• Kudo Box - Everyone loves to get praise, whether it is a well done, high 5 or a slice of cake. This is a cool way to make it easy for people to say thanks to each other.
  • Delegation Poker - Not all decisions have to be made by the managers and leaders. This game is a great way to collaboratively agree on how the responsibility of decision making can be shared, and also, which decisions cannot be shared.
Moving Motivators Card Deck.
We have already used these at McKenna Consultants, and we are using them with our agile clients right now!

Since the course, we have started to experiment with some of these tools and way of thinking to great effect. So much so that we have decided to run the two day Management 3.0 training course in Leeds, UK (the only one in England outside of London) on Thursday 24th and Friday 25th November 2016. You can visit our dedicated training website to find out more about this.

For a quick summary of Management 3.0, here is Jurgen himself presenting these topics at a recent TED Talk.

In summary, the trip to Sweden was well worth the effort and we are excited to contribute to Management 3.0 community and help our agile clients become better leaders!

Monday 13 June 2016

Build Your Own Manifesto!

I have been teaching agile courses for the last few years, and coaching teams for even longer. When I start my training courses, I like to gauge the experience in the room, firstly, to help myself as a trainer so that I know how much to focus on "the basics" and secondly to demonstrate to the room that more often than not, we are all in the same boat, with the same level of experience! At McKenna Consultants, our most popular course is our Introduction to Agile training course, where the game that I am about to introduce is particularly useful.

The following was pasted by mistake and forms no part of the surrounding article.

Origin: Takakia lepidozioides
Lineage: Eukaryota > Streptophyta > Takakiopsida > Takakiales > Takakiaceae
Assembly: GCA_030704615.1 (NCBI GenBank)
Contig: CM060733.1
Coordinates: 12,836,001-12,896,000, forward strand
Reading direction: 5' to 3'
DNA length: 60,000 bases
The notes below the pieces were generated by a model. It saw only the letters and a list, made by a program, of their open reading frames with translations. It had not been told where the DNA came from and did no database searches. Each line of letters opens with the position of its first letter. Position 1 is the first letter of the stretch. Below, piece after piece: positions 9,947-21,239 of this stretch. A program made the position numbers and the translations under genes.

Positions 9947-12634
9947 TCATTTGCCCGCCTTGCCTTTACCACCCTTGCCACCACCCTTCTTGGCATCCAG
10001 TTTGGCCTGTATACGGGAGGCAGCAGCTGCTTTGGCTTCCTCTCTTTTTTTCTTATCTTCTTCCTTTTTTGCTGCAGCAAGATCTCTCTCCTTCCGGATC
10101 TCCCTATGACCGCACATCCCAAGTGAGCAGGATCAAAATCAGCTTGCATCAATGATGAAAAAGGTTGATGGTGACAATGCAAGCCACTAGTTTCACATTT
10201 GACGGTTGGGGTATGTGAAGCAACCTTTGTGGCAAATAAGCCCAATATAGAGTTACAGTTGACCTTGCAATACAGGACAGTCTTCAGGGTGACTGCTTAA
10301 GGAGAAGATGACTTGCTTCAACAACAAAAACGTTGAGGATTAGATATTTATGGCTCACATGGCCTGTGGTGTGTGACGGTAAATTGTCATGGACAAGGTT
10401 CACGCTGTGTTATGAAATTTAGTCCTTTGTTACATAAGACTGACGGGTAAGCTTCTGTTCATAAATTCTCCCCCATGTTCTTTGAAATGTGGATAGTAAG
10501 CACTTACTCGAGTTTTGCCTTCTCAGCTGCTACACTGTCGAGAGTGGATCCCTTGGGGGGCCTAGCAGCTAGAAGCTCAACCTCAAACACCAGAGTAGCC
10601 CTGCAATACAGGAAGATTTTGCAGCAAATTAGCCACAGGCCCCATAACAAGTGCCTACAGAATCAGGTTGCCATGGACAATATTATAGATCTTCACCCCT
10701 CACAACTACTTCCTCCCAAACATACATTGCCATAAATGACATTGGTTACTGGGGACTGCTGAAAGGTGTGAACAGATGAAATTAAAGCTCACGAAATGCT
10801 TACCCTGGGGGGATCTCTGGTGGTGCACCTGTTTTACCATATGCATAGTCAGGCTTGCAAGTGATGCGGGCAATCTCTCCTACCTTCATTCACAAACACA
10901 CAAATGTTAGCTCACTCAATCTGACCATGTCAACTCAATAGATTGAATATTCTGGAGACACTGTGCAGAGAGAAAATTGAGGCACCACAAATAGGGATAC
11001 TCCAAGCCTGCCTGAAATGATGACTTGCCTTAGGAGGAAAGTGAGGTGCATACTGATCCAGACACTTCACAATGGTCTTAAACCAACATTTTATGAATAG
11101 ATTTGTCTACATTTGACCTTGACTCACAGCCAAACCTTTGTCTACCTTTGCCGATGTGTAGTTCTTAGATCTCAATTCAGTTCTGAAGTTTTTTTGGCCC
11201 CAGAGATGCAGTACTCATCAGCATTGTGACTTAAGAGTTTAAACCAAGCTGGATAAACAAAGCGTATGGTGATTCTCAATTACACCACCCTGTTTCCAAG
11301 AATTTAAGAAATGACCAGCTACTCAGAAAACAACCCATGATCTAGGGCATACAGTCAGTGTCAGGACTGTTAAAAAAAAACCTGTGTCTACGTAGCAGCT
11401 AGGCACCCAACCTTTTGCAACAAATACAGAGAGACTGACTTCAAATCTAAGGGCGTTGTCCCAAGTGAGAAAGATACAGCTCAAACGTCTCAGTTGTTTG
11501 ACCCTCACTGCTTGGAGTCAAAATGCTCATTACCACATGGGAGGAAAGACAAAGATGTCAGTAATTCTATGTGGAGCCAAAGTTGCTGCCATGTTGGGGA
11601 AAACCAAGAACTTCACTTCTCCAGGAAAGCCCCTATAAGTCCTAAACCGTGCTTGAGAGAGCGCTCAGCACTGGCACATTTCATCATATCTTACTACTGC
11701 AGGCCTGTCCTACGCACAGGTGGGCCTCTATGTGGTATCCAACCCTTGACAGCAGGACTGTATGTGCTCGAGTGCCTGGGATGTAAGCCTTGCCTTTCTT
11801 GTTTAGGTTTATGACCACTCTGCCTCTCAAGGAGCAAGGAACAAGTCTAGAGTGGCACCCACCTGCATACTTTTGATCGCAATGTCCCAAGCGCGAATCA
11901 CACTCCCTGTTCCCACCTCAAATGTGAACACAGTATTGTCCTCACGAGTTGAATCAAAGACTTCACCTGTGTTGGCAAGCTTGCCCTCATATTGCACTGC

I have tried to do this different ways, such as explaining your agile experience, rating your agile experience from 1 to 10 and also with human affinity maps. With all these ways however, I find that some attendees like to "think that they know it all" whilst others are too polite to be truly honest that they know quite a bit.

I spent a while thinking about how I could improve this experience for myself and my students, and, inspired by Build Your Own Scrum (a tool which I also use when coaching and teaching), I came up with Build Your Own Manifesto.

The rules are simple:

  1. Divide the group into small groups of no more than 3
  2. Give them the Build Your Own Manifesto handout - explain that 4 of the phrases are actually not needed.
  3. Give the groups 15-20 mins to construct what they believe to be the agile manifesto
  4. One group at a time, present back to the room
I find that this exercise is really useful for a number of reasons:
  • It gets everyone in the room talking and importantly - collaborating!
  • When I facilitate and walk the room, you hear some great discussion like "I thought agile was about not having a plan" or "There is no documentation in the agile world". I note all of these comments down to tackle throughout the session
  • It clearly demonstrates to me people's knowledge of agile
  • Helps people to feel in a safe environment when everyone presents back and not a single group has it word for word perfect.
You can download the Build Your Own Manifesto template that I use here.

It is basically the 4 values from the agile manifesto mixed up, with some additional red herrings in there - Instead of is included! This is a bit of fun and tends to provoke some healthy discussion and groans when the teams realise!

Please download and use this idea and let me know what you think, I would love to hear it!